Christopher Nolan’s The Dark Knight, a sequel to Batman Begins, became a part of cinematic folklore before it was even released. The film had a unique aura and mystique about it after Heath Ledger delivered a chilling performance as The Joker but sadly passed away before the theatrical release of the film. The Dark Knight went on to smash box office records for its time and received universal praise from fans and critics alike for its quality. It’s easily my favourite super hero film of all time.
In The Dark Knight, we return to the troubled life of Bruce Wayne, playboy billionaire and the alter ego of the masked vigilante Batman. At the end of Batman Begins, Wayne was left by his childhood sweetheart Rachel Dawes who tells him that as long as he wears the cloak, they cannot be together.
Bruce and Gotham both appear to find a second chance in the form of ambitious new district attorney Harvey Dent, Gotham’s white knight. Dent aggressively targets Gotham’s criminal underworld, roots out corruption in the police force and appears to be momentarily successful in tackling the mob. There is a complication for Wayne however: Dent also begins to court Rachel who is receptive to his charms.
Just when it seems that Dent might have the crime lords on the run, they are visited by a demented psychopath dressed as a clown, named The Joker. He convinces the criminals not to flee with their money but to pay him half in exchange for killing Batman. The Joker then kills one of the mob leaders, takes control of his men and begins a calculated killing spree designed to lead the good people of Gotham to the point of madness.
The Dark Knight is unashamedly lengthy and self indulgent, clocking in at a formidable 2 hours 25 minutes. For someone like myself who can wholy lose themselves in Nolan’s vision and Ledger’s performance, it is a thrilling ride from start to finish. For everyone else, this film probably feels a bit bloated. Ledger’s performance as The Joker deserves all the plaudits it gets though. He is absolutely mesmerizing and terrifying in this role and virtually unrecognizable from anything he has done before. Cleverly, The Joker’s intense screen prescense is accomplished with little onscreen blood-letting and without swearing. It is his utterly convincing portrayal of a mentally disturbed sociopath with zero empathy and craven delight at causing misery that makes you a captive audience.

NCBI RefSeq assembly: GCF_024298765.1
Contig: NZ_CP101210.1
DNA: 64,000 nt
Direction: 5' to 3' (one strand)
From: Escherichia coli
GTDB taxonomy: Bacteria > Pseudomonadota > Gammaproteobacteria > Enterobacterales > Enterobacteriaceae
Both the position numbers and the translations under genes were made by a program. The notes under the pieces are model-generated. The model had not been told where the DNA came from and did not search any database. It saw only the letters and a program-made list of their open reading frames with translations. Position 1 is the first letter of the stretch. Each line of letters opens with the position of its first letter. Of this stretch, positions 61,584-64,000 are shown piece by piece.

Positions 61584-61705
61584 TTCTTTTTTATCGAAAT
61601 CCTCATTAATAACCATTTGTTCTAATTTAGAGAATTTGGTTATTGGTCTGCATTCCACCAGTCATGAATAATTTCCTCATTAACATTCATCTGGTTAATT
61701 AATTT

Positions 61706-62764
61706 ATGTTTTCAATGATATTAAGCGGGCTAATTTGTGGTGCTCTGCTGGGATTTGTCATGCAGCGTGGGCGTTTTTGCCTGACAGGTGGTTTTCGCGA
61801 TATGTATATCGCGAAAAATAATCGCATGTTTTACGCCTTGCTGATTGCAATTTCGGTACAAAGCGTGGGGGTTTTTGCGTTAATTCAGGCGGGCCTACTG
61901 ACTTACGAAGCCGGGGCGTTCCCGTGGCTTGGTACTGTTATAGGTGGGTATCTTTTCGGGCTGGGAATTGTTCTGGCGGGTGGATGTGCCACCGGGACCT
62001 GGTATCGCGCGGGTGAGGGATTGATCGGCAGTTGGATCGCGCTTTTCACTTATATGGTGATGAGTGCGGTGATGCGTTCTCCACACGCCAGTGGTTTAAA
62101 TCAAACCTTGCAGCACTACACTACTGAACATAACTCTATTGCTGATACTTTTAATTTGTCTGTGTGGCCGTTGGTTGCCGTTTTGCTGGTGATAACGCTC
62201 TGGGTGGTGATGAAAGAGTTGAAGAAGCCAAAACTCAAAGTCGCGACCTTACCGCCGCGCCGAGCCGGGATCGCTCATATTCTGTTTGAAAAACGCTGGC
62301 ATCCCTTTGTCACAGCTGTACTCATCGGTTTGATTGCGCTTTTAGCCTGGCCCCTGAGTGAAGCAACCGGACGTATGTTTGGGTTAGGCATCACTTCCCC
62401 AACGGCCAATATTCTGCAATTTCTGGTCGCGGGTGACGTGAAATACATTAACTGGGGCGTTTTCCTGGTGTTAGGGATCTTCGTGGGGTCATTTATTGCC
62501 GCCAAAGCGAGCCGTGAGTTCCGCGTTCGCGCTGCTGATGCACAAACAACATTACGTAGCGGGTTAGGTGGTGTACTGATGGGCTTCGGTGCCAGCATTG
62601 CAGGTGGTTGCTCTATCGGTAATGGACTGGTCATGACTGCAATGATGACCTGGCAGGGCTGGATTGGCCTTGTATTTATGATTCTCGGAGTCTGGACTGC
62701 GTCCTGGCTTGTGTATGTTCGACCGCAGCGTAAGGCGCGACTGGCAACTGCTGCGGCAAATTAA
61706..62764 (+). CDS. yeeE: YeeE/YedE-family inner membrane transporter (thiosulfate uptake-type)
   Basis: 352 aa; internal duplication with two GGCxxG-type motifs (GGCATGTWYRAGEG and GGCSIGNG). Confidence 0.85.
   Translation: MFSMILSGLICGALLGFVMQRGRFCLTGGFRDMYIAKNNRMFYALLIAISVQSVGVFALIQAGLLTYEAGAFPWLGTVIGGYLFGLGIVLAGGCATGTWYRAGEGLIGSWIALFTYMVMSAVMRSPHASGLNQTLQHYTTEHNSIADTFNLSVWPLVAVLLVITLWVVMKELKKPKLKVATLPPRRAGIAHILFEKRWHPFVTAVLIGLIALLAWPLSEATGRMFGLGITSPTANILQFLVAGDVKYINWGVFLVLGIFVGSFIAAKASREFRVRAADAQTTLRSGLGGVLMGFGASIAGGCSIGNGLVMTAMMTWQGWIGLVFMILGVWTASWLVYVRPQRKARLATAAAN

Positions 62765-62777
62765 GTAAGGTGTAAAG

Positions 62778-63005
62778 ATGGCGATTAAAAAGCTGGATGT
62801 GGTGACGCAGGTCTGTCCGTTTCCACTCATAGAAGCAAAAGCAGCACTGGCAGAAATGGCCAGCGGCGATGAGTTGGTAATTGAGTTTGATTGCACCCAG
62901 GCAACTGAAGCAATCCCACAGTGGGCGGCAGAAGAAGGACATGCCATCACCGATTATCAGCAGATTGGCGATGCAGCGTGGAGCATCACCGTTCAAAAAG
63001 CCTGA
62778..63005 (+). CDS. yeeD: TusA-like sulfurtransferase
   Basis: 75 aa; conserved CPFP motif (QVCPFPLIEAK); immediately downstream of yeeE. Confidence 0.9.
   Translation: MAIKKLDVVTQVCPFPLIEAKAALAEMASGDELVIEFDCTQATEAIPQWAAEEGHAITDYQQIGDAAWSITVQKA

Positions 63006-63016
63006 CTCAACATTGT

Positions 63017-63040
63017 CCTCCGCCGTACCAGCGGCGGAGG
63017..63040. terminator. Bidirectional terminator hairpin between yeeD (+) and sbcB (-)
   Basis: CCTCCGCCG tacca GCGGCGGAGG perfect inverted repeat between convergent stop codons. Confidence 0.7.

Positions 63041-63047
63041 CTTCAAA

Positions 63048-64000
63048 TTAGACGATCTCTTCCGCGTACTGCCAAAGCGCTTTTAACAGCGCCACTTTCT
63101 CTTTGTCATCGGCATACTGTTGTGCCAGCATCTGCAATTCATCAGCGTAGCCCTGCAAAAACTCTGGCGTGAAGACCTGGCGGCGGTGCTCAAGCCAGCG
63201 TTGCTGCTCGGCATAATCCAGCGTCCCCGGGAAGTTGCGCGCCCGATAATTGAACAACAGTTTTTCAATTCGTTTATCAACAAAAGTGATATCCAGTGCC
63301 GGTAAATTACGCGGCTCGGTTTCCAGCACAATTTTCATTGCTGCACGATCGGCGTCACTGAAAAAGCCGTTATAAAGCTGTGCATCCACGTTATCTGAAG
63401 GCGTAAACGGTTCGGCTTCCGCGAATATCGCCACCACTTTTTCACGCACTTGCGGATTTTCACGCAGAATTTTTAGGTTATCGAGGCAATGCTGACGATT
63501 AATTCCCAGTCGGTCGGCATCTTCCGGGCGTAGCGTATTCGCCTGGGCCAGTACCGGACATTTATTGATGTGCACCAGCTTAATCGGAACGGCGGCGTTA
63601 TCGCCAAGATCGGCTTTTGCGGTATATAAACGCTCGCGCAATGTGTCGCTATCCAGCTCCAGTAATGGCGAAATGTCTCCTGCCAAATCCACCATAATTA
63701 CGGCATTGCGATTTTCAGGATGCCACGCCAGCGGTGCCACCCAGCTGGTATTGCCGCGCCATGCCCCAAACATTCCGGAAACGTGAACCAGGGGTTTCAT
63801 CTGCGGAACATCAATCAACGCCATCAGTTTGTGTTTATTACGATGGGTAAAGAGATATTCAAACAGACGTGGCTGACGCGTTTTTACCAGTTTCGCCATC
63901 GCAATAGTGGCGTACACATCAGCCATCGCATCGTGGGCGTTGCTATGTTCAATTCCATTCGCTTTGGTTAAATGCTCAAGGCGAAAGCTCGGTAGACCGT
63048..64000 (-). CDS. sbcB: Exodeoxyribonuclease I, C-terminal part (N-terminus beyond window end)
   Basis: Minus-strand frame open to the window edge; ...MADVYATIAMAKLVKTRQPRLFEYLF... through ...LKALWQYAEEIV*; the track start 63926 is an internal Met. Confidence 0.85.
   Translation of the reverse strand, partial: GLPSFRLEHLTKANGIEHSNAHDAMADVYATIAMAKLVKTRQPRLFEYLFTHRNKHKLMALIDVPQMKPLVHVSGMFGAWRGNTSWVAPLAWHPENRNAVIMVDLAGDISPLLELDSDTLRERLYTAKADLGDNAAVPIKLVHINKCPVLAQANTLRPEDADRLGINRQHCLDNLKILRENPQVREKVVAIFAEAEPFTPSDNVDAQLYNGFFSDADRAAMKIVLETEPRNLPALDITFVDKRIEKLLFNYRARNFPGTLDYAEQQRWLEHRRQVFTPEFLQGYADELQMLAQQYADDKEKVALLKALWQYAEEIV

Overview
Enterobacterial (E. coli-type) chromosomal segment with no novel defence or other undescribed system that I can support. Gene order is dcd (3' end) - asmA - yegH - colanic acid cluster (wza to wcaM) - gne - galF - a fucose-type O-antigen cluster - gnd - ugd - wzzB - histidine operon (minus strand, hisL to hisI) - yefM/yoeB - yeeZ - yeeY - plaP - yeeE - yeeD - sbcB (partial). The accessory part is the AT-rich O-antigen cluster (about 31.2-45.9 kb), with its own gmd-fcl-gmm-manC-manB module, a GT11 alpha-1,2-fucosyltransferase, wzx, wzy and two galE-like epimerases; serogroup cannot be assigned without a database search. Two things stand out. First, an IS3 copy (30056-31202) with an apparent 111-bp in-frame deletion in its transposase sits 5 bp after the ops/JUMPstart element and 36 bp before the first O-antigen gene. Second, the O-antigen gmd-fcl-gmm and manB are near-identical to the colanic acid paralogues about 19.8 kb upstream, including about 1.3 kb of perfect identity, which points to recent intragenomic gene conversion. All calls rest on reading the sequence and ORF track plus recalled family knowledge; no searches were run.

The Joker’s near two hour rampage in this film is a Rube Goldberg chain of interconnected events. You might stop him from killing the Mayor but thats because he’s actually busy kidnapping the District Attorney. And if you save the District Attorney, then its at the expense of saving the love of your life. The Joker is constantly redefining his intentions and his origins to everyone he meets but almost all of it is a lie. He describes himself an ‘agent of chaos’ that has no plan and yet when he tells this to Harvey Dent, he absolutely has a plan to lead Harvey into committing a crime of passion. The Joker is single minded in his loathing of humanity, including the mob that he supposedly works for. It shows when we see his final line of defence against Batman – a pack of attack dogs. At least they are loyal.
The Dark Knight plays out like a Shakespearean tragedy. The ‘white knight’ Harvey Dent is of course destined to come up short, unable to live up to his perfect billing. The dark knight Bruce Wayne is tired of defending a thankless Gotham and yearns to be with Rachel. And yet he too is living a lie as unbeknownst to him, Rachel has moved on from him and has chosen Harvey. As for the citizens of Gotham, they are shown to have a mob mentality. Easy to scare and quick to anger. And yet when The Joker rigs explosives on two ferries and gives them the option of saving their own lives by killing the other, the people aboard both ferries refuse to submit to his level. Whichever way they are portrayed, I like that the collective residents of Gotham feel like their own character in this tale. After all, they are the very reason Batman exists. The whole cast of characters in The Dark Knight have their moments of greatness and lapses of weakness.
By the end of the film, many are dead and Bruce Wayne is left with no choice but to go along with the lie that Harvey Dent is still a white knight, leaving Batman to be hunted down in the shadows like an animal by the very people he tries to save. It’s great stuff.
This film is Christopher Nolan’s opus. It is easily his best work, or at least it will be until The Dark Knight Rises. It’s easy to see that he has struck gold with Heath Ledger who is a memorable villain. But the film is also his best action film, with the stuntwork and choreography excellent across the board from the chases in the Bat Mobile to the hand-to-hand combat in the various fight scenes. The score from Hans Zimmer fits the tone of the film perfectly as do the special effects which are effective without being distracting. It would be easy to get carried away with the makeup for The Joker and Two Face but they strike a nice balance between their comic book origins and something suitable for the silver screen. The script is wrought with melodrama, monologues and one liners and why not? This is a blockbuster movie after all. Everything just comes together perfectly in this film for me. I wouldn’t change a thing.